One of the key elements of Lindsay’s plan involved reaching traditional readers through blog tours. But, she made it clear that it has to be with a company that really knows what they’re doing. After trying out several, Lindsay now highly recommends Tasty Blog tour. They offer a five day tour for $120 with between 60 and 80 stops. Her plan also involved making sure that a book was up on Amazon, Kobo, Apple and ibooks before booking a tour and that strong analytics were in place before a tour. Lindsay recommended subscribing to Booktracker, which she said is the best way to keep track of sales and rankings across a variety of platforms.
Another element of her plan involved contests to generate interest, and she recommended Freshfiction.com. For $1,500, this service helps an author to run/promote a contest every month for a year. She said that this investment resulted in 10,000 new followers. In fact, three-fourths of her indie readership came from this investment. Lindsay indicated that the ultimate goal is for writers to run contests from their own websites, but said that it’s good to start with the wider exposure that a site like Freshfiction can offer.
Claiborne Smith has been Editor-in-Chief of Kirkus Media since 2013. Kirkus Media is an expansion of Kirkus Reviews and was formed to help Kirkus respond to the many changes and challenges currently facing the publishing industry. Claiborne is a quiet but very well-spoken and thoughtful man who possesses such a keen intellect, that you can’t help but be inspired by his words.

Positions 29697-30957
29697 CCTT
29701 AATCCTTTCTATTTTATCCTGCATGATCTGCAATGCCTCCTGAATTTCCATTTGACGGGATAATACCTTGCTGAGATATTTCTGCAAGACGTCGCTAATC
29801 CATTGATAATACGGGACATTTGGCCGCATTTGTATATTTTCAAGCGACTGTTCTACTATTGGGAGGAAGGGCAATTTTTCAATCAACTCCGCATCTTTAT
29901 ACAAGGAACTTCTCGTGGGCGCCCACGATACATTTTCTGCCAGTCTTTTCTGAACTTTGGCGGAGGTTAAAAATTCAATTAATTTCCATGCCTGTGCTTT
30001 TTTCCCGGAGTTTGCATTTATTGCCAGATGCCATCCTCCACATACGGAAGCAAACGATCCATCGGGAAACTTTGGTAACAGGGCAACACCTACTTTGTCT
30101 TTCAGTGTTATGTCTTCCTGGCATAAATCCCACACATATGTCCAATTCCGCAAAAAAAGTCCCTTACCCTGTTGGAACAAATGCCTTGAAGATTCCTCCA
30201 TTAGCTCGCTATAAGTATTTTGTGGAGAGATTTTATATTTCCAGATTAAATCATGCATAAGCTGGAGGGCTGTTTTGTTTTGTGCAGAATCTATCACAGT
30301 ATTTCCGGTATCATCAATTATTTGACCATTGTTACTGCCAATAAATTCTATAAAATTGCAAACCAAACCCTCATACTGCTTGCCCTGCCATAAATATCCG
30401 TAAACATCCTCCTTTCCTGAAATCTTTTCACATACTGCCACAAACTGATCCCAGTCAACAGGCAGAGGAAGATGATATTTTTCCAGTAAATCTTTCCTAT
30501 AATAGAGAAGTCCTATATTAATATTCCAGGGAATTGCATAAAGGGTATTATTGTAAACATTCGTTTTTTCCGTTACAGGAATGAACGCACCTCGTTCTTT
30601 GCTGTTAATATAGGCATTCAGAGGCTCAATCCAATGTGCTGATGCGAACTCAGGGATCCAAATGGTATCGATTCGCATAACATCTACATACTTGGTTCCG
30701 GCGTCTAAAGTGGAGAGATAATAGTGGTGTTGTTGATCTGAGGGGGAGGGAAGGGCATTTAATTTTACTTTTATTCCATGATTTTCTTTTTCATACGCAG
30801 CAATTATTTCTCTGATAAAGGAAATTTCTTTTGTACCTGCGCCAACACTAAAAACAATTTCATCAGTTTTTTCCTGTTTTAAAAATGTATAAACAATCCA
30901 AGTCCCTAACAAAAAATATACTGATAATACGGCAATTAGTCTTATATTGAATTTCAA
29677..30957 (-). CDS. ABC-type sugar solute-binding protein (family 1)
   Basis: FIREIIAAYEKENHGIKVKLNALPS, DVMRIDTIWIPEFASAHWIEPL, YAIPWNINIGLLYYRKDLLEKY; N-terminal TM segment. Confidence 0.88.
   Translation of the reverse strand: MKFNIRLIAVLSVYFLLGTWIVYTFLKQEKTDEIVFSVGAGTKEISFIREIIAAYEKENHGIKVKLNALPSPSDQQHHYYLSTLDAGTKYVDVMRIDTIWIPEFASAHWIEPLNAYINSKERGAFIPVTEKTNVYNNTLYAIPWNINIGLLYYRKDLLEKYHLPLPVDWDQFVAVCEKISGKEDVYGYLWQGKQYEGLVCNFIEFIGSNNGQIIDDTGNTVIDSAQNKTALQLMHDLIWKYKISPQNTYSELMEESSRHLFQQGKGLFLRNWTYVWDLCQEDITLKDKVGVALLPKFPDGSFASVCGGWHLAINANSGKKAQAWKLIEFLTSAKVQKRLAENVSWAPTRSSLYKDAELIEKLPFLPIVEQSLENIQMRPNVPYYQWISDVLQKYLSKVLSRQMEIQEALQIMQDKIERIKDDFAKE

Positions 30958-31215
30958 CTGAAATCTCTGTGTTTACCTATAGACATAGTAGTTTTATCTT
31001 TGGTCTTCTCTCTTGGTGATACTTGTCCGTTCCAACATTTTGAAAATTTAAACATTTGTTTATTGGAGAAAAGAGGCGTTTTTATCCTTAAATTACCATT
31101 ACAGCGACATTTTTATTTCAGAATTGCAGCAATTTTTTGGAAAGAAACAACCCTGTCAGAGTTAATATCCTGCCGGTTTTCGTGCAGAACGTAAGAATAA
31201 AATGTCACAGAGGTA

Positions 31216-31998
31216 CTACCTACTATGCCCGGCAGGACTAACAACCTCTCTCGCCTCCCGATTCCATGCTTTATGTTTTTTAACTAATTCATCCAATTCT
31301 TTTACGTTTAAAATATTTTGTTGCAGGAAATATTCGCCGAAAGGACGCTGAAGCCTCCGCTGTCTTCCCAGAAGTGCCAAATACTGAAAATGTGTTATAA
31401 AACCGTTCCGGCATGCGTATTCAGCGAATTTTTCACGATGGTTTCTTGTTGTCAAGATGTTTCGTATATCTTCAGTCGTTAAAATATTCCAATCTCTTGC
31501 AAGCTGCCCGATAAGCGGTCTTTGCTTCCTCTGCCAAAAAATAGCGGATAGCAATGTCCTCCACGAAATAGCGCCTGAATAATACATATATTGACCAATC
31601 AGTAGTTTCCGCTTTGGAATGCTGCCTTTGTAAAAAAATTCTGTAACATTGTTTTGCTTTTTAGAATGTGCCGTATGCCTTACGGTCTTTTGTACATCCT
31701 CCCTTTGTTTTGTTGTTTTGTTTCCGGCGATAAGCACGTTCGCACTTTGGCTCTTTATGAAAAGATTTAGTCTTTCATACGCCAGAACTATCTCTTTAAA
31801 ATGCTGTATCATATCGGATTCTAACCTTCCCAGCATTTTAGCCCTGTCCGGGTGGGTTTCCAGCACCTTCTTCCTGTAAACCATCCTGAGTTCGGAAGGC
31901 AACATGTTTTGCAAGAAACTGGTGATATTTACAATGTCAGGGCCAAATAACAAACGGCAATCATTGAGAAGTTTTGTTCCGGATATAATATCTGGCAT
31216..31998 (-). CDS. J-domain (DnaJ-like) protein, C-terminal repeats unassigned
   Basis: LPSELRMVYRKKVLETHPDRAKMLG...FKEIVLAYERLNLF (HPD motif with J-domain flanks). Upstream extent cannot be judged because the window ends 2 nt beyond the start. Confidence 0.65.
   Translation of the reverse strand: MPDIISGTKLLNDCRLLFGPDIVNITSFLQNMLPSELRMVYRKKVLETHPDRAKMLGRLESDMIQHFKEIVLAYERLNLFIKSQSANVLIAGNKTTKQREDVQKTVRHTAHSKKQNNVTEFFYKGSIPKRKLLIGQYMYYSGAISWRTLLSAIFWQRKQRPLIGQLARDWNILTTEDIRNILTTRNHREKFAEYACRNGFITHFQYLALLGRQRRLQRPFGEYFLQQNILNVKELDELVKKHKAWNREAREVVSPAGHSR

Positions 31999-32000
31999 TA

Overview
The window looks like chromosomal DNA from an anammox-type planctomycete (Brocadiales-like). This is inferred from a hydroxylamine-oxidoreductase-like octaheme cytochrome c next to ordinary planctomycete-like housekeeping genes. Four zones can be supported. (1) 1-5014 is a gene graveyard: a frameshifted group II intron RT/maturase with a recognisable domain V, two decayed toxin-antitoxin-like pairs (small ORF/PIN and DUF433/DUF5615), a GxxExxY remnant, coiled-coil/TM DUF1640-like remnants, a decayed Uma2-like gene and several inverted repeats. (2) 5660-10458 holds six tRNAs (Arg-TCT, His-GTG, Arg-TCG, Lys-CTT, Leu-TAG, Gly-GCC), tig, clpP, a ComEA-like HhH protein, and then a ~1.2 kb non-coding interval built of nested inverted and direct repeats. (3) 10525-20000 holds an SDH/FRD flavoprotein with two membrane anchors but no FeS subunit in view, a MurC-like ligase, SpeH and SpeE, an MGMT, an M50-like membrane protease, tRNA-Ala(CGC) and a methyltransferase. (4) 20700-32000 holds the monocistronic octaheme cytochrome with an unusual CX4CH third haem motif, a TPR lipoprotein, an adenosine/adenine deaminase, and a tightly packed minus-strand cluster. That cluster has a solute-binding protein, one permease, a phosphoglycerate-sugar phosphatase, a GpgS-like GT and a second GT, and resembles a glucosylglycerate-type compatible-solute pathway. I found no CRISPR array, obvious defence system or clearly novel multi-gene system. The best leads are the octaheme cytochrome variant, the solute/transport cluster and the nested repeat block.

In listening to Clairborne talk, it was clear that Kirkus reviews is still much more focused on traditional authors than indie ones. However, Kirkus is attempting to respond to the changes indie authors are driving within the industry, and has recently begun accepting galleys from indie authors. Clairborne made it clear that it is important to send galleys with plenty of lead time; about four months before publishing. There is also a service Kirkus offers where indie authors can pay for a review. The cost is $425.00, and if the author doesn’t like the review, the author can ask that it not be published. But, the honest truth is that for the indie author, Kirkus is not the right starting point. Claiborne made a strong argument for the importance of becoming involved at the local level; adding your voice to your community. He made the suggestion to try to get your local papers to review your book, but not to stop there. He encouraged us to consider writing reviews for our local papers. He suggested we could offer to help out with book events within our communities. He also mentioned reaching out to local book store owners, to find out not only what they can do for us, but what we might be able to do to support them. In short, the message was to become an active, positive, literary influence within our communities.
He also wanted us to go beyond our physical communities, taking this principal and applying it to social media. He wanted us to consider writing posts that went beyond news about our work and our writing goals. He encouraged us to share some of the interesting research we uncover in our journeys as authors, or to talk about writers we admire. The key part of Claiborne’s message was for us to find ways to take our social media interaction to a deeper level, one where we share what we were passionate about, hopefully igniting that passion and excitement in others
Clairborne got me thinking about the ways in which I could have a greater impact on the people whose lives are most directly influenced by me every single day. This was a message that resonated deeply with me; a perfect takeaway from a weekend that was meant to inspire literacy in our communities.
In these unsettled times, when a thoughtless tweet could start a war, Claiborne reminded us that the best defense we have is our capacity for intellectually engaging with others. Our words matter, it is how we share the best of ourselves with others.